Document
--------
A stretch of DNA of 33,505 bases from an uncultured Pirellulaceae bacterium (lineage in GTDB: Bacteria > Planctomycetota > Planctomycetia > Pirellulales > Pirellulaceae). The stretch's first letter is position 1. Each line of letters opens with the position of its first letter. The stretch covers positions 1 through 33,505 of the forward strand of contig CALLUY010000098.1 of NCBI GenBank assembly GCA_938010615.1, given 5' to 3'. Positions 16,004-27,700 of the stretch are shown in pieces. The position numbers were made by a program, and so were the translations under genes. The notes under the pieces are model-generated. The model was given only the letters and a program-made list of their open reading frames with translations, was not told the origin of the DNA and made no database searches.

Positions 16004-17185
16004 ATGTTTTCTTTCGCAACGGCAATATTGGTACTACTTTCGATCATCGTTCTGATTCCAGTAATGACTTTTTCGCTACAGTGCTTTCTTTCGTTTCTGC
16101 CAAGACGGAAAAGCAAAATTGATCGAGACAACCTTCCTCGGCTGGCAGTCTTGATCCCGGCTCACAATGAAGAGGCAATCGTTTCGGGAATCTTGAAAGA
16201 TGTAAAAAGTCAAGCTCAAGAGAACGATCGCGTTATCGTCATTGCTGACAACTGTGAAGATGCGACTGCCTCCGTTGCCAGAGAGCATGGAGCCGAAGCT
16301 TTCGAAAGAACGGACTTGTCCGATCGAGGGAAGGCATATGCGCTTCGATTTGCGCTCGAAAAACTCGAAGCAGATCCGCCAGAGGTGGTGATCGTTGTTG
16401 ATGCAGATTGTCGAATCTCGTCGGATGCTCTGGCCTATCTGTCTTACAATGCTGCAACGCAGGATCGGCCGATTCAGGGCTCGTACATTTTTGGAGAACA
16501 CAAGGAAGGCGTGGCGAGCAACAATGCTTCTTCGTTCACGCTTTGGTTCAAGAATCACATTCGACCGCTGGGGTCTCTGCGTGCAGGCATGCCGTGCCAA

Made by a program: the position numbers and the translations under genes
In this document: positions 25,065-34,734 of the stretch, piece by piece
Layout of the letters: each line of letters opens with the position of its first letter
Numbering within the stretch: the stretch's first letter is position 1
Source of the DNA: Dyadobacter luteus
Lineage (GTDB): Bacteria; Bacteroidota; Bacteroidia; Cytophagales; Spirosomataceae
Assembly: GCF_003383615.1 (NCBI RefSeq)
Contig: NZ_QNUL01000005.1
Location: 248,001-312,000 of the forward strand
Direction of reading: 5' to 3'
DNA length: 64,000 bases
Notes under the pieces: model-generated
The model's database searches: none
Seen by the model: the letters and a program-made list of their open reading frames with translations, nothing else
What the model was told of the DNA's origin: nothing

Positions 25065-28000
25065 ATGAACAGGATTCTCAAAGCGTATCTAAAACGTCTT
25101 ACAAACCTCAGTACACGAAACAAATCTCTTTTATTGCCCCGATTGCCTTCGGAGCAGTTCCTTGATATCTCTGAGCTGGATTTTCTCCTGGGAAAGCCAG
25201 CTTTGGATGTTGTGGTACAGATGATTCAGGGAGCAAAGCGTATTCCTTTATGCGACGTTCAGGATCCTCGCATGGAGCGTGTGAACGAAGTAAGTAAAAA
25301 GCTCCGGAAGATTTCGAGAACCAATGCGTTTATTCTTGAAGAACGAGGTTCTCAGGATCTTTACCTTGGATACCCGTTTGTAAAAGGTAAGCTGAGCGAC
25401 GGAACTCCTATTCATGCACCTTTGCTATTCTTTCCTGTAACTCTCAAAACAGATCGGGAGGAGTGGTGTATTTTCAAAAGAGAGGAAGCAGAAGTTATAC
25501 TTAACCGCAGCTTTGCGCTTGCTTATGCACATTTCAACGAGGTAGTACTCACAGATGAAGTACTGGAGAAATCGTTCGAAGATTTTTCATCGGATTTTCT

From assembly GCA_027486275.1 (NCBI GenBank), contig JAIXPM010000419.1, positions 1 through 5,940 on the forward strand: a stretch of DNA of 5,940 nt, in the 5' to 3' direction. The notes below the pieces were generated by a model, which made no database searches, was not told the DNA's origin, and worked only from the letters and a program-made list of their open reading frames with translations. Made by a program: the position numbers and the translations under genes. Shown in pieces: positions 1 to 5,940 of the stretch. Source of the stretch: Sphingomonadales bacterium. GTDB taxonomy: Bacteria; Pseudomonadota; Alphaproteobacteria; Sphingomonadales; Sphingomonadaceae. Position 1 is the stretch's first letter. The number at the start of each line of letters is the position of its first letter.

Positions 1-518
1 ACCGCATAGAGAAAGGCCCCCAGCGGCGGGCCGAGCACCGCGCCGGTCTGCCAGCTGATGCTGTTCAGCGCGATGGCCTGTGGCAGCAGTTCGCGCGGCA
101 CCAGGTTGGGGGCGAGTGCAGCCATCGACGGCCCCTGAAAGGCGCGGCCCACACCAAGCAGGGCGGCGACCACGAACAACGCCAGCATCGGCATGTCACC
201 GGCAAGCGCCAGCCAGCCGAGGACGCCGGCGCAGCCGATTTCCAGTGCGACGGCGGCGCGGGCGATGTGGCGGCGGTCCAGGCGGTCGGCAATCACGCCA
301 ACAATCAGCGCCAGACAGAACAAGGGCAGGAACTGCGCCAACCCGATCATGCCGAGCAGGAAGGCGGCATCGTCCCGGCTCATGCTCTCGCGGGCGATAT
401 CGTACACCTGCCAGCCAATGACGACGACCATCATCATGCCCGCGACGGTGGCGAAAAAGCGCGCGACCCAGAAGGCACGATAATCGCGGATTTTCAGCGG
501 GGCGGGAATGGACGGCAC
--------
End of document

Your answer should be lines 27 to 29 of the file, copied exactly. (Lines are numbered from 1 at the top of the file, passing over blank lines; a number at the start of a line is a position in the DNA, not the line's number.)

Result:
25201 CTTTGGATGTTGTGGTACAGATGATTCAGGGAGCAAAGCGTATTCCTTTATGCGACGTTCAGGATCCTCGCATGGAGCGTGTGAACGAAGTAAGTAAAAA
25301 GCTCCGGAAGATTTCGAGAACCAATGCGTTTATTCTTGAAGAACGAGGTTCTCAGGATCTTTACCTTGGATACCCGTTTGTAAAAGGTAAGCTGAGCGAC
25401 GGAACTCCTATTCATGCACCTTTGCTATTCTTTCCTGTAACTCTCAAAACAGATCGGGAGGAGTGGTGTATTTTCAAAAGAGAGGAAGCAGAAGTTATAC